Julian Assange one step closer to being extradited to US

Julian Assange speaks to the media from the balcony of the Embassy

Julian Assange speaks to the media from the balcony of the Embassy

Home Secretary Sajid Javid told BBC Radio today that he has signed the extradition order for Julian Assange, paving the way for the WikiLeaks founder to be sent to the U.S.to face charges of computer hacking and espionage.

A hearing related to the United States request had been set for last month, but, because Assange was too ill to attend, it is now taking place tomorrow.

Assange had been sheltering in Ecuador's embassy in London for seven years until he was arrested April 11 when Ecuador finally withdrew his asylum.

Assange declined a chance to consent to his extradition, suggesting his lawyers will argue against it when it comes before a court and potentially appeal.

He is now in a London prison after being jailed for 50 weeks for skipping bail after fleeing to the Ecuadorean embassy to avoid extradition to Sweden for questioning in a sexual assault investigation in 2012.

Supporters have continuously hailed Assange as a free-speech icon and was being tied down constantly for exposing the misdeeds which have embarassed the superpower. It is unclear whether the WikiLeaks founder could be sent to Sweden or the US.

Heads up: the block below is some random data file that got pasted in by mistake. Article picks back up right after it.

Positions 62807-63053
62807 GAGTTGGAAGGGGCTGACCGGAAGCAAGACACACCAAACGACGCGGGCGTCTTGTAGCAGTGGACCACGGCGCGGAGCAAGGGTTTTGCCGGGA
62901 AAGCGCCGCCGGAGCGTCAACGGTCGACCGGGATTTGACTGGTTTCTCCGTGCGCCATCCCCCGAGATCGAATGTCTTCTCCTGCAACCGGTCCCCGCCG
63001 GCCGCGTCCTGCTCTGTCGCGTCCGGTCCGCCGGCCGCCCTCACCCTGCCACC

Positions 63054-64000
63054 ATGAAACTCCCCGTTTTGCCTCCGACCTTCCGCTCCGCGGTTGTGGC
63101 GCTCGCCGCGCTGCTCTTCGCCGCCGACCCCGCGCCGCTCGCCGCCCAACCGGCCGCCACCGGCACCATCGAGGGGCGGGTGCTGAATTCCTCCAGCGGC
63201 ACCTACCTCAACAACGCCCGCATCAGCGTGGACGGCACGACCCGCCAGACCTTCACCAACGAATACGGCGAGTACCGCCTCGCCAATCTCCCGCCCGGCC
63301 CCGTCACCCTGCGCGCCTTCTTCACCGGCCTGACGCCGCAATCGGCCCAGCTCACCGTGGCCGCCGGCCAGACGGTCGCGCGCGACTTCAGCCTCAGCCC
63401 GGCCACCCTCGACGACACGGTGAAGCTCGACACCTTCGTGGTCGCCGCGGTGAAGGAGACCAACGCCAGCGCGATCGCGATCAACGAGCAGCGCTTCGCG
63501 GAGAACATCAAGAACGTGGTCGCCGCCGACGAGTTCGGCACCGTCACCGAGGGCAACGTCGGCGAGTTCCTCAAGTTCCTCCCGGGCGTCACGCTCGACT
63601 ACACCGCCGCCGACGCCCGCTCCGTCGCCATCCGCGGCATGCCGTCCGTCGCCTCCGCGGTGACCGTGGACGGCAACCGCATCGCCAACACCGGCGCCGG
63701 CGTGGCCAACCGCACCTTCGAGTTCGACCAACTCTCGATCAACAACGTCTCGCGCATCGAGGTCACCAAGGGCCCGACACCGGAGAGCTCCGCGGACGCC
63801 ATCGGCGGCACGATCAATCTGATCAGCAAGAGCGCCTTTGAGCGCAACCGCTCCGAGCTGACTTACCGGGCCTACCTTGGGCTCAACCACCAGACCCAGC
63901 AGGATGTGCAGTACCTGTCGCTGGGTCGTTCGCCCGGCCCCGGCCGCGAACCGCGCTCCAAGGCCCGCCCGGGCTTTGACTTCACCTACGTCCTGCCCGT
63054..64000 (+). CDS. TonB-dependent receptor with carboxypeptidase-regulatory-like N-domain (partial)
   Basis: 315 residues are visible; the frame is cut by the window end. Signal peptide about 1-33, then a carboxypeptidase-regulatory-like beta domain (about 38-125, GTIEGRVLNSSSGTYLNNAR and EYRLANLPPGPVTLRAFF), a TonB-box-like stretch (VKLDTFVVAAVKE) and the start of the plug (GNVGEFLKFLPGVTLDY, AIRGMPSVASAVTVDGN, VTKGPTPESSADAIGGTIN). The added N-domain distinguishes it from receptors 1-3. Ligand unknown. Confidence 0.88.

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Assange will face charges that he conspired to hack government computers and violated an espionage law. He's wanted in connection to leaked documents by whistle-blower and former intelligence analyst Chelsea Manning. Information published by WikiLeaks appeared to establish the killing of hundreds of civilians by the United States in unreported incidents.

Swedish officials are understood to be keen to question Assange in jail in Britain.

"The U.S. Department of Justice charges against Assange relating to the alleged violation of the Espionage Act contain a real threat to press freedom for journalists and media outlets around the world", it added. A judge decides whether there is "prima facie evidence of guilt" and whether extradition would breach a person's human rights. Sweden has also said it may reopen the rape case against Assange. The statute of limitation for rape is 10 years, which means Assange can be prosecuted until August 2020.

Mr Assange denies the allegations.

What lies ahead for Assange?

The U.S. will seek his extradition in a London court and will look Friday at all the charges against Assange.

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